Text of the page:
The hidden date for this stamp can be found on the shorts of one of the flag holders.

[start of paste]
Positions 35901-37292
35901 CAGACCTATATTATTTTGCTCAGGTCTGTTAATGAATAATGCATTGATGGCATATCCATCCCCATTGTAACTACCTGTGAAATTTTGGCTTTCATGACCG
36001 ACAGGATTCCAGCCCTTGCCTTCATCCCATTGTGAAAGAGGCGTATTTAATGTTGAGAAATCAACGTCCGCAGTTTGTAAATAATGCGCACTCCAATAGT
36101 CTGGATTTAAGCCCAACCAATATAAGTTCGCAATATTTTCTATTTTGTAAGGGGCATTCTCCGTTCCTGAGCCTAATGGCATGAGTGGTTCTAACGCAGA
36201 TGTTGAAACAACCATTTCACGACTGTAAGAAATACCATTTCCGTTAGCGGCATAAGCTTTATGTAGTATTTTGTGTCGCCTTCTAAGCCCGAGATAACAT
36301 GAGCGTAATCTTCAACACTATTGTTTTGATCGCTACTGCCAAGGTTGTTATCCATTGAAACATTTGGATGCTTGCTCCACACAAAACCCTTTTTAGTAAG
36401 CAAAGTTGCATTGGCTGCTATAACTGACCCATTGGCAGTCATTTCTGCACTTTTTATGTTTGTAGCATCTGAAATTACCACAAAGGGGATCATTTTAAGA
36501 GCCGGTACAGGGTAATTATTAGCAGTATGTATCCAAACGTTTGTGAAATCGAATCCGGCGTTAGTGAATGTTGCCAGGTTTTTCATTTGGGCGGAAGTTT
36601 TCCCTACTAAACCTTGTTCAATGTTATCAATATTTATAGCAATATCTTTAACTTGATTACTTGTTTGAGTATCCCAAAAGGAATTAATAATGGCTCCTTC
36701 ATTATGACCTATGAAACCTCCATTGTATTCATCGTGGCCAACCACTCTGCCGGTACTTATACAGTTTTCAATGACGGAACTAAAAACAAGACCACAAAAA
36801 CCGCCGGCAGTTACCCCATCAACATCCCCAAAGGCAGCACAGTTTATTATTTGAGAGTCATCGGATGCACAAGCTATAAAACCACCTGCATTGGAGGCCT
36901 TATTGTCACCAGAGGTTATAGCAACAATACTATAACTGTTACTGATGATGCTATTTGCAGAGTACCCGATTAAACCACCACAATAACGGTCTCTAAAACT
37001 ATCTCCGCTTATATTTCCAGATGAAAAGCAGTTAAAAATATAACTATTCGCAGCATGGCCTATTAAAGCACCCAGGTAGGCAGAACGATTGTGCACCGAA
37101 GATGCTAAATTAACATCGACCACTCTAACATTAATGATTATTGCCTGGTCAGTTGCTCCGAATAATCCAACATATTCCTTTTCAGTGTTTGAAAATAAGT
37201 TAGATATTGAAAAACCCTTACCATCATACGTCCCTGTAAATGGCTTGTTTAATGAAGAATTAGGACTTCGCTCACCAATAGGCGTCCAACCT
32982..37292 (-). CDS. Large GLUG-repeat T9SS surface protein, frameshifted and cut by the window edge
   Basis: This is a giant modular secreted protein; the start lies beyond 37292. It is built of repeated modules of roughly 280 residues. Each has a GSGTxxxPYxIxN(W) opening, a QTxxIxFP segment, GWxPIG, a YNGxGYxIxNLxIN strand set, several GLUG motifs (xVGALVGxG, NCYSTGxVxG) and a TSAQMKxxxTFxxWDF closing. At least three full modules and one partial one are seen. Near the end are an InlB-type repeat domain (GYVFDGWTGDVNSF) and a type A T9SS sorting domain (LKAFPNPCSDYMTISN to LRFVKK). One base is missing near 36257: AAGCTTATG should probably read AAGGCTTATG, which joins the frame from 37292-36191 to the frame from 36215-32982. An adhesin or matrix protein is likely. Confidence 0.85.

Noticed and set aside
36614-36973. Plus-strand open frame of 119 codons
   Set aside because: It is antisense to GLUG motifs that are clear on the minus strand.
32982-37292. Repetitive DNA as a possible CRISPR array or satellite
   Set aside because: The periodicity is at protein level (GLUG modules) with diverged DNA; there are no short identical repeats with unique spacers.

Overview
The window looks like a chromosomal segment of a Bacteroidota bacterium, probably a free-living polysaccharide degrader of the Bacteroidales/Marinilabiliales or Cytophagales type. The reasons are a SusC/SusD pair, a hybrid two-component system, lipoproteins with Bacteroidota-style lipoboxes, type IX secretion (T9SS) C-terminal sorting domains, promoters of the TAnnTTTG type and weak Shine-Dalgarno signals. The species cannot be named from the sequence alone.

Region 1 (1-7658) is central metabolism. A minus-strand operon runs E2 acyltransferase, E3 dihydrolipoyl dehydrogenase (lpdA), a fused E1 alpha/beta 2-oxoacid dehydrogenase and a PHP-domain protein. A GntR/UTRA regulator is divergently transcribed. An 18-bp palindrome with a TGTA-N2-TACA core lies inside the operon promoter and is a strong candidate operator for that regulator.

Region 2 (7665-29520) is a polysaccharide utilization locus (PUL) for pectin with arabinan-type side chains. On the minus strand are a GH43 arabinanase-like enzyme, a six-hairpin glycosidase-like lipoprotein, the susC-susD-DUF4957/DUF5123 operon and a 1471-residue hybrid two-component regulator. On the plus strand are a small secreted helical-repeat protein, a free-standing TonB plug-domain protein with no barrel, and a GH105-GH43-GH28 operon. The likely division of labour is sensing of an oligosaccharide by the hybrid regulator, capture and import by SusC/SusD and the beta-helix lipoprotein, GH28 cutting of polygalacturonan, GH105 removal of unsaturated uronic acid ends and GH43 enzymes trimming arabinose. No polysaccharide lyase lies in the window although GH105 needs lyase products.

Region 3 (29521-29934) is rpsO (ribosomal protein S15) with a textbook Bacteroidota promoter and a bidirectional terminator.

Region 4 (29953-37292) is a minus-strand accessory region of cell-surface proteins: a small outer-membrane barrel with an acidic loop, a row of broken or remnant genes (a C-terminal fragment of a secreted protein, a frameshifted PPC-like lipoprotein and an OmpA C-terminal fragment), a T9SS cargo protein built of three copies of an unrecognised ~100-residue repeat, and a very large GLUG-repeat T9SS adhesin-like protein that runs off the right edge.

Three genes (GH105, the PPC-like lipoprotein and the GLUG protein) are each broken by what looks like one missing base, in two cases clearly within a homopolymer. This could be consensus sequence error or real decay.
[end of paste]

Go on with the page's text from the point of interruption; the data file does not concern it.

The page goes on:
Olympic ceremonies are infused with a grandeur and symbolism perhaps as meaningful as the athletic events themselves. The flame ceremony, the opening ceremony and the victory ceremony reflect the idealism of the Olympic movement. The opening ceremony will take place at the Olympic stadium. The Head of State normally declares the Games open. The day's ritual will include the entry of the athletes, headed by the Greek national team. Other countries will follow in alphabetical order, with the exception of Canada which, as host country, will appear last. To welcome the competitors, a group of young Canadians will give a display of rhythmic dancing. The flame will arrive after three guns fire and after a flock of pigeons ascends from the stadium. This is assuming the birds co-operate. In 1936, when pigeons were released, they refused to depart. After the runner with the torch has circled the track, he or she will light the Olympic flame which will burn until the Games conclude. For the opening's grand finale, the Mayor of the previous host city, Munich, will hand over the official Olympic flag to Montreal's Mayor. The three Olympic Ceremonies stamps are the work of Peter Swan. Illustrated on the 20¢ stamp, is the carrying of the Olympic flag during the Opening Ceremony. Mr. Swan, whose work has previously appeared on Canadian postage stamps, is an internationally known Toronto illustrator. He has been recognized by Communications Arts magazine and the New York Society of Illustrators as being pre-eminent in his field. One of his most recent awards is a gold medal in the Editorial Art category received from the Art Directors Club of Toronto in 1975.